Shift (gridiron football)

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In gridiron football, a shift refers to the movement of an offensive player prior to the snap.

Motion and shift[edit]

There is a distinction drawn between a shift and motion in football. Motion occurs when a player is moving at the time of the snap. A shift occurs when one or more players changes their position on the offensive side of the ball before the snap, causing a change in formation. For example, players may line up initially in an I-formation and then shift the two running backs into wide receiver positions to put the offense in a spread formation. A team may shift any number of players into new positions, so long as they all come to a complete stop for a full second before the ball is snapped to start the play.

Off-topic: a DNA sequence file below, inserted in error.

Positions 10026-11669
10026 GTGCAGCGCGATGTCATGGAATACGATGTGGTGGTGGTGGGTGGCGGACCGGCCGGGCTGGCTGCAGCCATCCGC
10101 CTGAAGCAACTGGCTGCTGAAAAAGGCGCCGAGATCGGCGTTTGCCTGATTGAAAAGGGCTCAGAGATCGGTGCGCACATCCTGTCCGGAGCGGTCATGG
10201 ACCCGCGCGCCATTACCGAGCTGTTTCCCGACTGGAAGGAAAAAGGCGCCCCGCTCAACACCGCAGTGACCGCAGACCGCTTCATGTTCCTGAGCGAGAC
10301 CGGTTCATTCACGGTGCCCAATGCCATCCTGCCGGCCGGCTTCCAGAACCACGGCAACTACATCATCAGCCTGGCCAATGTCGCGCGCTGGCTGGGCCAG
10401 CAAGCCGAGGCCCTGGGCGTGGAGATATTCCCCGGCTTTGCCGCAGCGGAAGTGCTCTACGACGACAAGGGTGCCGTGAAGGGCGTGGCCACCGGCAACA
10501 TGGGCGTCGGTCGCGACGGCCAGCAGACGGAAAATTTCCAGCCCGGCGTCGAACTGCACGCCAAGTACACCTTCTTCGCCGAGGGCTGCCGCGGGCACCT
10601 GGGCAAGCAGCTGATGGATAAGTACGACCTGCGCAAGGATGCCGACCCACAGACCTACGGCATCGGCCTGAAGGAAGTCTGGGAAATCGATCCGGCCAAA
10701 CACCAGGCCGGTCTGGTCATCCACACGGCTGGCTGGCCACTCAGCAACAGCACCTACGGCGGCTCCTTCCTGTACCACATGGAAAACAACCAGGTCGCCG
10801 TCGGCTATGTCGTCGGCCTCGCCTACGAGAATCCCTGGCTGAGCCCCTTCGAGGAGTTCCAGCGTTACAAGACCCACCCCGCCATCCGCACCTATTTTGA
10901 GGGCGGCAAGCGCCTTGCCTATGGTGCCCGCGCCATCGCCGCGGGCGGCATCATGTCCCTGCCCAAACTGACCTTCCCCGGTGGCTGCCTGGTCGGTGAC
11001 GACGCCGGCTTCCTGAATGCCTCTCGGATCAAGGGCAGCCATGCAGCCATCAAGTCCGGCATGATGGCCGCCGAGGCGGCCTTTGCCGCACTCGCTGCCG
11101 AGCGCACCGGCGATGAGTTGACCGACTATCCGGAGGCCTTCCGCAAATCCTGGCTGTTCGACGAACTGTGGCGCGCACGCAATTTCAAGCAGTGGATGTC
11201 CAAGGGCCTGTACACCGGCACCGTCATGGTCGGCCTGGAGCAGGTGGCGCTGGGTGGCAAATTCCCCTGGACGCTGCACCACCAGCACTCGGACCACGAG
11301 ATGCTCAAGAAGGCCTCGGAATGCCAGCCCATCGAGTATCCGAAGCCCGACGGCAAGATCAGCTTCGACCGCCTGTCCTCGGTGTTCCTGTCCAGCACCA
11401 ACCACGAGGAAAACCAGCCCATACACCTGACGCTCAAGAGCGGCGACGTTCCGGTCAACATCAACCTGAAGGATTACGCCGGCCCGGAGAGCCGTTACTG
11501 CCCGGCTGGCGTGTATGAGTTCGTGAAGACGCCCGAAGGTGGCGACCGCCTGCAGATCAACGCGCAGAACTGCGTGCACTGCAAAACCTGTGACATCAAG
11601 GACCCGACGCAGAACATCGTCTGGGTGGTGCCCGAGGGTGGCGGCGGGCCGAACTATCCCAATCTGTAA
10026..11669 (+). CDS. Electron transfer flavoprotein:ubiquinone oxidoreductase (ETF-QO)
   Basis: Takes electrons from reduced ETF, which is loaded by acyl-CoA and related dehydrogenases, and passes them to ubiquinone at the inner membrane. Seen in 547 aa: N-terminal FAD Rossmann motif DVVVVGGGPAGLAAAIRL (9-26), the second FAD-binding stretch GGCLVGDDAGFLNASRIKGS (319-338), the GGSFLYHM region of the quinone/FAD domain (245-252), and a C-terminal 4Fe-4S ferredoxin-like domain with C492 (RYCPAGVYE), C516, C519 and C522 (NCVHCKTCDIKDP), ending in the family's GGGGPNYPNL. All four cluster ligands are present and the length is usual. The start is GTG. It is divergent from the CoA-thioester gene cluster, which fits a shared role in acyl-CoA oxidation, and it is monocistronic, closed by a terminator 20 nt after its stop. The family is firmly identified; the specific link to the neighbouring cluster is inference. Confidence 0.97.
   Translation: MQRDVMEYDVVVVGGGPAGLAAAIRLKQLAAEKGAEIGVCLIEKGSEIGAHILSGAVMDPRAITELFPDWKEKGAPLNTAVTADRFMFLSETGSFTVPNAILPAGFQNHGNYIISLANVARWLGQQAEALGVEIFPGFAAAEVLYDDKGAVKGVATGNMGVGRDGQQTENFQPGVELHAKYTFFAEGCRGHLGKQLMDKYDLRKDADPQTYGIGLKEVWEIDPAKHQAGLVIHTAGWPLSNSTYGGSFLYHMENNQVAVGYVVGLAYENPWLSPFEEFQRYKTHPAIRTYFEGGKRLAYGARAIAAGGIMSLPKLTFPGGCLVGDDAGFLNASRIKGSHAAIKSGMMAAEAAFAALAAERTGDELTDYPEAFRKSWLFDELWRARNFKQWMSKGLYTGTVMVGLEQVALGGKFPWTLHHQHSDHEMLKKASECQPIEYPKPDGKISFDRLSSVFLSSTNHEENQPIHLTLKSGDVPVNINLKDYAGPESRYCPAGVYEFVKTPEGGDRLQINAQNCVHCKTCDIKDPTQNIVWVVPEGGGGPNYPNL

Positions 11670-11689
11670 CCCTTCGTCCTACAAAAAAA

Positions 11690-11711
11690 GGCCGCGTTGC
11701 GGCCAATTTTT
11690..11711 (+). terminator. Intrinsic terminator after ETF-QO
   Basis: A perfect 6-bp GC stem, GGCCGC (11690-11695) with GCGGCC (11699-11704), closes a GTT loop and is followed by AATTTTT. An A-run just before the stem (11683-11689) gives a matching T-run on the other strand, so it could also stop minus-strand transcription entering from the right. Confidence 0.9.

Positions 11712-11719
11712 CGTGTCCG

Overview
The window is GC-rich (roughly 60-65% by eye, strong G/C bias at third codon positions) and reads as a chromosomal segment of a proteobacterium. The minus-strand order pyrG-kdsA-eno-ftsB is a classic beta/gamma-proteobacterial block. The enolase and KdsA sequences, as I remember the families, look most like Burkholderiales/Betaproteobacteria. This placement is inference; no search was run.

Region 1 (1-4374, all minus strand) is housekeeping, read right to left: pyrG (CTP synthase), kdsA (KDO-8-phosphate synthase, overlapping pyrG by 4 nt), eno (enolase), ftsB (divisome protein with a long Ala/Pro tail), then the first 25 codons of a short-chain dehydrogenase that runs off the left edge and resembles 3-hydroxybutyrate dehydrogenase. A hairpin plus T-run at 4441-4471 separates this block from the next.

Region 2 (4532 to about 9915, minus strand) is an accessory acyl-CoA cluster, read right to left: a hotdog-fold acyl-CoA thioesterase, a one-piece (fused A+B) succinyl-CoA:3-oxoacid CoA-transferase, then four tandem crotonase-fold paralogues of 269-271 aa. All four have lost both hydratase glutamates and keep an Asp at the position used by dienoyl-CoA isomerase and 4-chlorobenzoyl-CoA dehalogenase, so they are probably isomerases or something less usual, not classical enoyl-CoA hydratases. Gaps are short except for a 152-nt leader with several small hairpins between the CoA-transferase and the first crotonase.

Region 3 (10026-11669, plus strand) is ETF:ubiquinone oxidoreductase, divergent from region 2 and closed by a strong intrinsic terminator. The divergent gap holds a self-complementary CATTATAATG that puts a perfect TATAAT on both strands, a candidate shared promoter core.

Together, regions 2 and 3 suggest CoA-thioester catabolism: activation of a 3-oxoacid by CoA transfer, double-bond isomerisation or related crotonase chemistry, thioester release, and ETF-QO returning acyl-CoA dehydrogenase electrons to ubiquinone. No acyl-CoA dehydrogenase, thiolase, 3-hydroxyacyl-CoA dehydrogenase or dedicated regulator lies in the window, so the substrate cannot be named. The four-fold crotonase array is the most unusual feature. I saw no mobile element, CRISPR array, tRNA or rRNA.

The National Football League defines all motion and shift penalties as "illegal motion",[1] while both the NCAA and NFHSAA make a distinction between an "illegal shift" and "illegal motion"; an illegal shift refers to players shifting and not coming to a complete stop before the snap while illegal motion refers to a player who is in motion towards the line of scrimmage, or a player who is not a "back" in motion.[2] In both leagues, however, the penalty for illegal motion/illegal shift is five yards from the previous spot and replay the down.

Additionally, the offensive team may be charged with the penalty of a "false start" if a player on the offense jumps or moves abruptly, simulating the start of the play. This movement is not normally considered a subset of the "motion" or "shift" rules, as the player is not judged to be moving into a new pre-snap position; they are merely starting the play too soon. This is also a five yard penalty.

History[edit]

Diagram of the Heisman shift.

Both motions and shift were introduced by Amos Alonzo Stagg.[3] The history of college football involves three notable, distinct shifts:

References[edit]

  1. ^ NFL official rule book
  2. ^ NCAA official football rules
  3. ^ "Football".